The Bit Between Thesis Submission and the Viva

My PhD viva is very, very soon. I submitted at the end of June, and my viva is at the end of August, that little interlude isĀ  a pretty good outcome – 2 months. Some people wait much longer, and I’m grateful that my supervisors and examiners were able to organise a date that did not mean I was left hanging.

At this point (bear in mind that I’m writing this pre-viva), I think that the 2 month gap has been pretty perfect. It has allowed me to take a step back from my research, relax a bit and get back into a new routine, and also feel ok going back and reading my thesis. I’ve heard that some people find it difficult to go back to their thesis after submitting; I spoke to a colleague last week who said “Ooh, have you read it again yet? I couldn’t read mine for months”. Thankfully, that hasn’t been the case. After taking an entire month away from it, I’ve now gone through my thesis a few times – it’s full of post it notes, scribbles, and little tabs directing me to each section. I’m just getting to know my own writing again, but on the whole I’m pretty happy with it. I know that there are bits that could be improved, pieces of text that could be re-written to improve clarity or flow, but it’s unrealistic to think that a thesis is ever going to be perfect. My thesis is the result of a 3-year training degree, if it was perfect I may as well quit research now. I know I can keep learning, and that’s the thing I’m most excited for when I think about pursuing a career in academic research.

That said, the last 2 months haven’t been particularly easy. Truthfully, I am exhausted. My brain doesn’t feel the same as it did when I was writing my thesis; I keep making silly mistakes with things – nothing major, just stuff like scheduling a meeting on the wrong day and having to re-schedule, or forgetting to do simple things. I’ve spoken to a few very lovely people who have experienced this weird not-yet-a-Dr stage, and I’ve been assured by every single one of them that this is totally normal. That’s a relief, but it’s still irritating.

If anyone has any hints and tips for the viva, please do let me know! At the moment I’m using Rowena Murray‘s ‘How to Survive Your Viva’ as a bible. I found her book ‘How to Write a Thesis’ really useful during the writing process, so I’m hoping that this one will get me through the viva too.

For now, I’m taking a few days off work to really focus on the thesis. Hopefully the next blog post I write will be with good news post-viva.. keep your fingers crossed for me!

Unhelpful Things to Say to a Final Year PhD Student

I’ve now been out of the loop of PhD life for about 6 weeks. During that time I’ve been able to re-discover how to live without carrying my laptop everywhere, I’ve read so many books that are totally unrelated to my field of research, and I’ve been learning to ride a bike (spoiler alert – it’s been SO FUN). Over the course of those 6 weeks I’ve also been able to take a step back and begin to process all of the advice and comments that people made throughout the write-up process.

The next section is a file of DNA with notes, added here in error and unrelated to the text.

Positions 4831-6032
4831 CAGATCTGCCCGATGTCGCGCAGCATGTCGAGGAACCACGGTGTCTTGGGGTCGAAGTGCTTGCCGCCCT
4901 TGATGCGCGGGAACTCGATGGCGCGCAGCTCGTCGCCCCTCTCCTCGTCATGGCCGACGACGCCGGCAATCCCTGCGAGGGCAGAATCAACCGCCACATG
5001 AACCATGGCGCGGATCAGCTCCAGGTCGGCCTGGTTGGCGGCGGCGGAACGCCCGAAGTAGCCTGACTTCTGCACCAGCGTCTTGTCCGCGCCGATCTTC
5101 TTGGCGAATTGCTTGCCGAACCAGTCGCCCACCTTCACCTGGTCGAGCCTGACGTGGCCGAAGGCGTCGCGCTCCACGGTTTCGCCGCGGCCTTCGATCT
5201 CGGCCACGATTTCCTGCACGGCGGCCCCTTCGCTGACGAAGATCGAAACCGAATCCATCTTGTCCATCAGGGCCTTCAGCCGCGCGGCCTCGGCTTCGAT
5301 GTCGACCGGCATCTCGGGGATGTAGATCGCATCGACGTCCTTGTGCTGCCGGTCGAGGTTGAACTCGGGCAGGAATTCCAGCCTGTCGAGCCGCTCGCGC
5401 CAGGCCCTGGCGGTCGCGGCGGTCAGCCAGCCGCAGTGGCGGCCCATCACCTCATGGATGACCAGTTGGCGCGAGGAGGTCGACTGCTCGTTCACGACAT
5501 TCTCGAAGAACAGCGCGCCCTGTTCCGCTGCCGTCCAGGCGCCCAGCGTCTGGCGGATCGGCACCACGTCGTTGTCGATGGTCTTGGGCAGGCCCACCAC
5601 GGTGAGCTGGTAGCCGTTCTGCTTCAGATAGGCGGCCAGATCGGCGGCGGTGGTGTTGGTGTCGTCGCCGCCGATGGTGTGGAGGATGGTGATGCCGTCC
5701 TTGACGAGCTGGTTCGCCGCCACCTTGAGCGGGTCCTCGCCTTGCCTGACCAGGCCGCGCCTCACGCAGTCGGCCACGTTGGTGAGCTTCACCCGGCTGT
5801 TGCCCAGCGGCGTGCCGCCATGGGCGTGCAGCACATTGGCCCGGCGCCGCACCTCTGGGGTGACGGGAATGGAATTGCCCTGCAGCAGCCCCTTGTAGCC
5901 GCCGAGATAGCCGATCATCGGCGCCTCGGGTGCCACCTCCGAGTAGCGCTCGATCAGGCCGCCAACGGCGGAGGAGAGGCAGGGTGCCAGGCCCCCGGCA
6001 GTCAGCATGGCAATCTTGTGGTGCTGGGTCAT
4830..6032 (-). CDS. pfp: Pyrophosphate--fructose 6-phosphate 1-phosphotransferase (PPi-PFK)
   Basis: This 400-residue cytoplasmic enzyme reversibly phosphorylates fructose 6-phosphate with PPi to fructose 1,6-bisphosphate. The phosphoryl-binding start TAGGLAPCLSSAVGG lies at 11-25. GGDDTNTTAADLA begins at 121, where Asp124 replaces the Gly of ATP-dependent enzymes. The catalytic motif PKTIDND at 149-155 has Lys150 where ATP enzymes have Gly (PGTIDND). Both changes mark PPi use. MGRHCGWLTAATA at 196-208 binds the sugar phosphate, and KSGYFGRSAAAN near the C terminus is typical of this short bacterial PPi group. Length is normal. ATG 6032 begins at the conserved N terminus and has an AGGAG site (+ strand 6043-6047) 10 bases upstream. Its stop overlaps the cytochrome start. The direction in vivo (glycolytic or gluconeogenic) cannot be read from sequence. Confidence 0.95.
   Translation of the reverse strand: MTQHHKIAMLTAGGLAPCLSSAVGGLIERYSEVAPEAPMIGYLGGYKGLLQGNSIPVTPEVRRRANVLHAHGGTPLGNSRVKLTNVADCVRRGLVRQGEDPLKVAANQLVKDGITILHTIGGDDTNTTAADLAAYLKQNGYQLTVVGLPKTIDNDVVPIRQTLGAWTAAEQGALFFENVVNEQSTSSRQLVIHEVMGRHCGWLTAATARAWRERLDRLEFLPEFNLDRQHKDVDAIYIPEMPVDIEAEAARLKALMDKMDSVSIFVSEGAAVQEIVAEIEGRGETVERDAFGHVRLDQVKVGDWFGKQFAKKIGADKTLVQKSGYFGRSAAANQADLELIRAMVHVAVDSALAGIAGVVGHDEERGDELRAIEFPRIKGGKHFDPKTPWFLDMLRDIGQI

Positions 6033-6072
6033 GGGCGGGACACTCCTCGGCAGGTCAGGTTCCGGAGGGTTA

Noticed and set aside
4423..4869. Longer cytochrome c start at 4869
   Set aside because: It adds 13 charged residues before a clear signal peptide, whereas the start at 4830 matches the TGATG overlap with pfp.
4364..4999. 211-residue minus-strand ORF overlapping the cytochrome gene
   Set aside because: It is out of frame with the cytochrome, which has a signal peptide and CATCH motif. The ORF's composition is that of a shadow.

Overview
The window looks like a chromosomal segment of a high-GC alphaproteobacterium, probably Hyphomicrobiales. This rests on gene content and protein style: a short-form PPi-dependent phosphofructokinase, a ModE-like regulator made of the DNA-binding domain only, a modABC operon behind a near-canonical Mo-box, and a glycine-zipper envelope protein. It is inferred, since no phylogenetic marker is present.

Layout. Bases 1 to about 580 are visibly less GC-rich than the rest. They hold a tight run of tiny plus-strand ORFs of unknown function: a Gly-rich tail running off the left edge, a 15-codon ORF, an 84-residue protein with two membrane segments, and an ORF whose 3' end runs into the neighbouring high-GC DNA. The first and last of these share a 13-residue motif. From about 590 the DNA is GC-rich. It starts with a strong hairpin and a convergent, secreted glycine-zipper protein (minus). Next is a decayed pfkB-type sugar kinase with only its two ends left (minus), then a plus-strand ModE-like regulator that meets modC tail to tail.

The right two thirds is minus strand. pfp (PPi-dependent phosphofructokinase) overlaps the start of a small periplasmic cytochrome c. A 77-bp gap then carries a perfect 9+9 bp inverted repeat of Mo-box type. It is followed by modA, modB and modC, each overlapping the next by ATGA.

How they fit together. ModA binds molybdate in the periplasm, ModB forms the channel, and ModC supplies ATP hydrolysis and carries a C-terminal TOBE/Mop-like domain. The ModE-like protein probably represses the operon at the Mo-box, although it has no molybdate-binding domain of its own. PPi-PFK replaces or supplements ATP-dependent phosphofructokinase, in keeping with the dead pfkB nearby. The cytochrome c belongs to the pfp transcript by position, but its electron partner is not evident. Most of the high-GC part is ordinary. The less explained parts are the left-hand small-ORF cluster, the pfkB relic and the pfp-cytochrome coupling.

Mainly, I’m writing this because I’ve been thinking of sarcastic replies for the unhelpful comments that people gave me but would never dream of saying those replies out loud. For fellow PhD students I suspect this will provide some light relief, and for those who have thought or said things along these lines, I hope that this makes you think twice…

Comment: “A good thesis is a finished thesis!”
The response in my head: “Firstly, that’s not true. A good thesis is a well-written and well-researched thesis. Yes it needs to be finished but it’s also important to invest time in crafting the words properly so that it’s actually good. Also, please don’t patronise me.”

Comment: “No one’s going to read your thesis anyway so you can relax.”
The response in my head: “What a fecking fantastic thing to say. It’s almost like the last 3 years has been a waste of my time, brilliant! What a relief!”

Comment: “Time is ticking isn’t it?!”
The response in my head: “No shit. Reminding me of this is not helpful.”

Question: “Oh, so you’re not working as well as the PhD?”
The response in my head: “DOING A PHD FULL TIME IS A FULL TIME JOB IN ITSELF. THAT IS WORK.”

Question: “How does your partner feel about you becoming a Dr?”
The response in my head: “I want to say he’s proud and excited for me, but honestly I’d imagine he’s just glad this whole thing is coming to an end so that I shut up talking about it.”

Comment: “Funding is really hard to find isn’t it, you’d probably do better in industry.”
The response in my head: “Tremendous, thank you for your unwavering support.”

Comment: “It’ll be difficult to get funding afterwards, people will expect you to be having babies in the next few years.”
The response in my head: “Wow you are very interested in my womb, it’s worrying to hear that funding bodies could be interested too – I suspect that they have other stuff to be getting on with. Also, no.”